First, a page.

For Immediate Release – Pittsburgh, PA – Friday May 8, 2015 is World Ovarian Cancer Day. It is a day for ovarian cancer organizations like the National Ovarian Cancer Coalition to come together to spread awareness and educate communities about ovarian cancer and its symptoms. For women living with the disease, and their families and friends, World Ovarian Cancer Day has built, and will continue to build, a sense of solidarity in the fight against the disease.
Ovarian cancer has the lowest survival rate of all gynecologic cancers, and is characterized around the world by a lack of awareness of symptoms and late stage diagnosis.
How the NOCC Pittsburgh Chapter Helps
The National Ovarian Cancer Coalition Pittsburgh Chapter is committed to breaking the silence on ovarian cancer and spreading awareness and educating the community. Providing support, education, and hope for women affected by ovarian cancer, and their families is our mission every day. NOCC Pittsburgh builds voices for women to spread the awareness. The NOCC Pittsburgh Chapter’s 15th annual Run/Walk to Break the Silence on Ovarian Cancer is on Sunday September 20, 2015. It will take place at the Harmar Pavilion in North Park. This run/walk is designed to spread awareness, educate, and bring together a community to break the silence.
Facts About Ovarian Cancer
- In women age 35-74, ovarian cancer is the fifth leading cause of cancer-related deaths.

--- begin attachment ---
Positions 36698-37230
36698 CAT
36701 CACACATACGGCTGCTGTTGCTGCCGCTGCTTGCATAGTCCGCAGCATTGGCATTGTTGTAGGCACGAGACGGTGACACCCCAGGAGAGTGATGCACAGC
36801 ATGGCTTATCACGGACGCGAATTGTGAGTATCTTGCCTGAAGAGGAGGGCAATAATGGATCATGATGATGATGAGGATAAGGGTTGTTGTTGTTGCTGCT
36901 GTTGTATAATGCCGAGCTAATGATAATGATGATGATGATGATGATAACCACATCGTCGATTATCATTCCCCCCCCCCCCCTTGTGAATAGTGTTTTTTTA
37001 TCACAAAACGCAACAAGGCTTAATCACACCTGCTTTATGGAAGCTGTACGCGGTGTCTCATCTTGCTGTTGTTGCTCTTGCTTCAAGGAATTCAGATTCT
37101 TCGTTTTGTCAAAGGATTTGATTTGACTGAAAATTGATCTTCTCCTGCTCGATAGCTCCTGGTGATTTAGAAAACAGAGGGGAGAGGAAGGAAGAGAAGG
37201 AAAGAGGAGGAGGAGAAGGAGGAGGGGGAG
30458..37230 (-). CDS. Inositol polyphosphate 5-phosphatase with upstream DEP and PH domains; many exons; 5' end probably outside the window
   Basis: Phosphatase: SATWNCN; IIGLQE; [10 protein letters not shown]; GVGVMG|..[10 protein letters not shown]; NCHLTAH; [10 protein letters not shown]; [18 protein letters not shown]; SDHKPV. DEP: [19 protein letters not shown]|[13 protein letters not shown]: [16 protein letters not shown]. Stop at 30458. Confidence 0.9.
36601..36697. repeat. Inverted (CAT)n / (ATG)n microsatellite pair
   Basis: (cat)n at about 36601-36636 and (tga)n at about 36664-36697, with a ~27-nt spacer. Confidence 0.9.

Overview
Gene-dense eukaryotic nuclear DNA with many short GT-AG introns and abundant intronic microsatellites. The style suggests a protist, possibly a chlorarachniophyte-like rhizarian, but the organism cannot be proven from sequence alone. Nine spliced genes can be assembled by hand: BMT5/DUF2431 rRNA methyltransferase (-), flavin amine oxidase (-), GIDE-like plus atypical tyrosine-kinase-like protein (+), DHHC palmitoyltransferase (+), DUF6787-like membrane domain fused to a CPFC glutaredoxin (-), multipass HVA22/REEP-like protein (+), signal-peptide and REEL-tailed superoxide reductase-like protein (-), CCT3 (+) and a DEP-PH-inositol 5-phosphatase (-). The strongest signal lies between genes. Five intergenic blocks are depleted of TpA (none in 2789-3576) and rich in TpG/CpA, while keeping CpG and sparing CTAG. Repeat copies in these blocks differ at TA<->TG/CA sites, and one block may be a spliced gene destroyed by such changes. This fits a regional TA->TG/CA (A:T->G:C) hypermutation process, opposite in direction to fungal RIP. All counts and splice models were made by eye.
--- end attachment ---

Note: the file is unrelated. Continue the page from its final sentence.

- One in 75 women will develop ovarian cancer in her lifetime.
- When diagnosed and treated in the earliest stages, the 5-year survival rate is over 90%, but only 19% of cases are found at this stage.
- The treatment options and outcome for the patient depend on the type of ovarian cancer and how far it has spread before diagnosis.
Potential Signs and Symptoms of Ovarian Cancer
- Pelvic or abdominal pain
- Trouble eating or feeling full quickly
- Feeling the need to urinate urgently or often
Other symptoms of ovarian cancer can include:
- Upset stomach or heartburn
- Back pain
- Pain during sex
- Constipation or menstrual changes
If symptoms persist for more than two weeks, see your physician.
For more information on ovarian cancer, educational materials, or to register for our run/walk September 20, 2015 to break the silence on ovarian cancer, please visit nocc.kintera.org/Pittsburgh